Nielsen has released its latest National Readership Survey to reveal New Zealand's top 10 magazines according to readership. And while AA Directions remains well ahead of its competitors, New Zealand Geographic's digital drive has grown its print readership enough to see it make the list for the first time.
Simply You Living, Bride & Groom, Habitat, NZ Life & Leisure and Wild Tomato were the major winners in the latest magazine figures, while The Red Bulletin, Trade a Boat, Cleo, Boating New Zealand and FishHead had tough years. PLUS: we look at spending trends of the top ten magazine advertisers.
For some time now, reporting on the newspaper results has been a repetitive exercise of commenting on the downward trends in the print industry. Each time the results come out, it again confirms that the print is in decline. Rather predictably, the latest slew of results again told a similar story. However, despite all the doomsday prophesying in the industry, there were a handful of standout papers that bucked the overall trend and successfully managed to lift their readership results. And none more so than the Otago Daily Times.
Last week, after a few months of subscribing to the print version of The Herald, my wife decided to cancel it (despite my initial reservations given we have access to the internet, I actually quite enjoyed getting the paper version). With the circulation declines in recent years, this certainly wouldn't have been an unusual conversation for those in the subscriptions department, but she said they sounded quite sad when she told them the news. And while there are a few areas of positivity in the latest readership numbers, putting a smiling man on the first page of the Nielsen readership report might have been overly optimistic. PLUS: Nielsen's figures on how readership is split across print and online.
Last week's report on magazine readership and circulation figures once again reiterated that print is undergoing a period of transition as audiences shift their media consumption online. And looking at Nielsen's readership and ABC's circulation results, it's more of the same. However, there was some good news for the rural and community publications.
Over the last decade the digital age has swept over the cornerstones of newspaper publishing and eroded them with unforgiving consistency. Now, each time the Nielsen's print readership and the ABC's circulation results are released, what remains of the major publications look a little smaller than what they were the quarter or year before.
Nielsen and ABC have released the latest quarterly results for magazine readership and circulation and, to a large extent, the figures indicate a continuation of trends that have been taking shape over the last few quarters. There was however a shift in the sense that some special interest titles—which have until now have performed well—also showed signs of weakening.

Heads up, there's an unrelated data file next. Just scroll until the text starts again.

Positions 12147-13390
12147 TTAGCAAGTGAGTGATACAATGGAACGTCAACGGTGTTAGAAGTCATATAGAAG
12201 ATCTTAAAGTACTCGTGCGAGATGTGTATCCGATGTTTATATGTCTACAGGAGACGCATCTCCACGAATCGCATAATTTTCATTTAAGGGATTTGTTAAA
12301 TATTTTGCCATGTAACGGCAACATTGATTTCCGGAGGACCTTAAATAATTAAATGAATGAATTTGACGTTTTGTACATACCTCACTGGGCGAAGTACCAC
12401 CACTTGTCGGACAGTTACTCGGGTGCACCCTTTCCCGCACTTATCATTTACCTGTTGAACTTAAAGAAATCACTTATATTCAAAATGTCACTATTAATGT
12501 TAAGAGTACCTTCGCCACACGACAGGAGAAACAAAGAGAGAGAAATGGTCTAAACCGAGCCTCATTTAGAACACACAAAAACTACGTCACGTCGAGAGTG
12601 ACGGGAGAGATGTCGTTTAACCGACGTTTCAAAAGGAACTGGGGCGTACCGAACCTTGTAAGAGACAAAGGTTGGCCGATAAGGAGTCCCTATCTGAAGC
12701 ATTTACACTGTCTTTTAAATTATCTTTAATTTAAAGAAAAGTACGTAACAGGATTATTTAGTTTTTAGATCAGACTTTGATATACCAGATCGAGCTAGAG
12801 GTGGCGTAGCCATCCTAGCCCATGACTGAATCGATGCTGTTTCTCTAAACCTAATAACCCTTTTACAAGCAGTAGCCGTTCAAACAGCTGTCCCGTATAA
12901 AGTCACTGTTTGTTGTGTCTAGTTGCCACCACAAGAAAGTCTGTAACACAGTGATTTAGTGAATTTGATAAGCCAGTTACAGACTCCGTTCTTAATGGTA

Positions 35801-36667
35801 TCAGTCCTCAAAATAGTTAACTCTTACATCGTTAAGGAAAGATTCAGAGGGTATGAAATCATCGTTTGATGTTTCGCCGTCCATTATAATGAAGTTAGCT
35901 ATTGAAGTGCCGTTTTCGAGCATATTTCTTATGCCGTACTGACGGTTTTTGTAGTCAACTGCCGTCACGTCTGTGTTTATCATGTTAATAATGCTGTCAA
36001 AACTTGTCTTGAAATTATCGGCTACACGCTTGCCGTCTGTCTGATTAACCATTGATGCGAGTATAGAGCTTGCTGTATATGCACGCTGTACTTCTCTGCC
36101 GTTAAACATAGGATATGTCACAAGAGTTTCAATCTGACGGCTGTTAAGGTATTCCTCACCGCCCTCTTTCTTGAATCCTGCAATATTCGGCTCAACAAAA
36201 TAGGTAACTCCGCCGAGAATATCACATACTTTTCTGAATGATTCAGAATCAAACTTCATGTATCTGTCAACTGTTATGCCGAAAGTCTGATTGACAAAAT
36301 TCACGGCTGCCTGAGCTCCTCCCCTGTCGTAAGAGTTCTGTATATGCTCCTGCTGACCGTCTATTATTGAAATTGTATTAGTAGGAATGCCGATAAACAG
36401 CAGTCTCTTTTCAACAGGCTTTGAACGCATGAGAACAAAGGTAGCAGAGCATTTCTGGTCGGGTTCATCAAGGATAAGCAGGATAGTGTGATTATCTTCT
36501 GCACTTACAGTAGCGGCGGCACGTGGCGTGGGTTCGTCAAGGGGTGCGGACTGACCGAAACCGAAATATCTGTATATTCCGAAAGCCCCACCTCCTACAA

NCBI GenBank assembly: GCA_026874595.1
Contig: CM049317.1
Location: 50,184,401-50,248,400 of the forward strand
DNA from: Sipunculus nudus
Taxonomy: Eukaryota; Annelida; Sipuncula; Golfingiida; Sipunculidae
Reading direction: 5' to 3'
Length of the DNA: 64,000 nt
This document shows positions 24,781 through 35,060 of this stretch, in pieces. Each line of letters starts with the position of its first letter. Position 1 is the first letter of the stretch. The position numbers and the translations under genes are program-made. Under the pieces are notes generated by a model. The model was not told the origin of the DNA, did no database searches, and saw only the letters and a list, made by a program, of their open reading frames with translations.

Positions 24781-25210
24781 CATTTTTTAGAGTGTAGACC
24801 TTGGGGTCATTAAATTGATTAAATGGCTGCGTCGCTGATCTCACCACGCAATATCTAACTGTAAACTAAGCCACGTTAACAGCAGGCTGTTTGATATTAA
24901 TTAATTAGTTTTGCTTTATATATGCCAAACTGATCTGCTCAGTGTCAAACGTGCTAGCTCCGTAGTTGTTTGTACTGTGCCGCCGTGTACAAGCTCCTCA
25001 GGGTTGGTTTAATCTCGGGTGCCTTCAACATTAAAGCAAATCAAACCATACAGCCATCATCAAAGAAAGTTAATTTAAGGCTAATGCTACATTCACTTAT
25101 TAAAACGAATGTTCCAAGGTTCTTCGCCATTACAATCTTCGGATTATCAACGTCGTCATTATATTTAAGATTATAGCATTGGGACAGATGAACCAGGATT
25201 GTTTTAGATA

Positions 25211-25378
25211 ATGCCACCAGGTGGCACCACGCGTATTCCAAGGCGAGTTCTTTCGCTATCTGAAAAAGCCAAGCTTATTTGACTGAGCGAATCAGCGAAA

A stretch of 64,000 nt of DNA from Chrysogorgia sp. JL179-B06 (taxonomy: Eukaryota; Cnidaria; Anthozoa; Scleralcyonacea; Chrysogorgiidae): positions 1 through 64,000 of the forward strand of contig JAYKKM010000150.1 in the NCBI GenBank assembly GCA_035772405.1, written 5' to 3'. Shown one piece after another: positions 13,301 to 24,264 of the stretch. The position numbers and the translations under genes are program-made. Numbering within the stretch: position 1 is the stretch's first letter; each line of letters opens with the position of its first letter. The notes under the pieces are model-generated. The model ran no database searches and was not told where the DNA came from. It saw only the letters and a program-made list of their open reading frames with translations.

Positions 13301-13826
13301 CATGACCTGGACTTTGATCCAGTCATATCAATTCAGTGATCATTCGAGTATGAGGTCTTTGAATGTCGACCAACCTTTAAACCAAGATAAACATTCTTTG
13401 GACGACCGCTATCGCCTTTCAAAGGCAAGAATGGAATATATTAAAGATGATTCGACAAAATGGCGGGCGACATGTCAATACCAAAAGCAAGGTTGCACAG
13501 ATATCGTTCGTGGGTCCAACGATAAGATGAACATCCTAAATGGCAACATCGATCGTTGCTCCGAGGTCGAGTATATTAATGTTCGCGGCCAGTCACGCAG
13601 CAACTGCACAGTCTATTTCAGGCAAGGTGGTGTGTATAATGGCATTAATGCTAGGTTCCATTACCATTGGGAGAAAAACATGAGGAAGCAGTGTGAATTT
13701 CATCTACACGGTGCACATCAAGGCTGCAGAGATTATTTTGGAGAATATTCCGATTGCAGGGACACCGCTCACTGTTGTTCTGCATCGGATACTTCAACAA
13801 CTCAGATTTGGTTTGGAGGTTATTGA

Nielsen and the Audit Bureau of Circulations (ABC) have released 2013's fourth quarter readership and circulation statistics for newspapers and magazines. And while the previous article on magazines held some good news, the numbers for newspapers are far bleaker. However, it must be remembered that Nielsen’s readership insights for newspapers are exclusively based on print. So while the statistics might not seem promising, they only offer a glimpse at one aspect of readership.
Nielsen’s readership and the ABC’s circulation results do not bode well for the print versions of New Zealand newspapers. Most of the major publications recorded significant drops on both reports, leading to suggestions from some that it might be time to adapt the way statistics are collected so that readership can be measured across all platforms.
Once again, Nielsen's latest readership results and the ABC's circulation numbers don't make for particularly pleasant reading for the magazine sector, with all weeklies charting declines deemed significant on the same time last year, plenty of other significant declines and a rare few increases. And, perhaps not surprisingly, the MPA and the various publishers are hoping to change the conversation from a one-dimensional discussion about quantity, to a multi-dimensional discussion about the quality of engagement across a number of platforms.
The latest readership and circulation numbers are out and they have continued to go in the wrong direction for newspapers, with every major paper down on both counts when compared to last year and to the last survey result three months ago.
Weekly magazines continue to slip in readership and circulation but there's signs of life for lifestyle and niche magazines, according to the latest readership and circulation results from Nielsen and the Audit Bureau of Circulations (ABC).
Over the past few months, discussions around the future of the media have come to a head, thanks in part to a couple of big announcements from the other side of the Tasman and a big one here in New Zealand too. This has brought about loads of discussion within the New Zealand industry about the role of media in society and changing trends in how consumers select and consume news. Worryingly, lots of commentators have been all too willing to eulogise New Zealand’s robust newspaper market. So I’m putting my hand up to remind you all that newspapers and magazines are alive and well in New Zealand.
The magazine sector was celebrating a mostly positive swing after the latest readership, circ and, importantly, engagement figures were released last week. And while the numbers aren't quite as good for the newspaper sector, the sky is still not falling.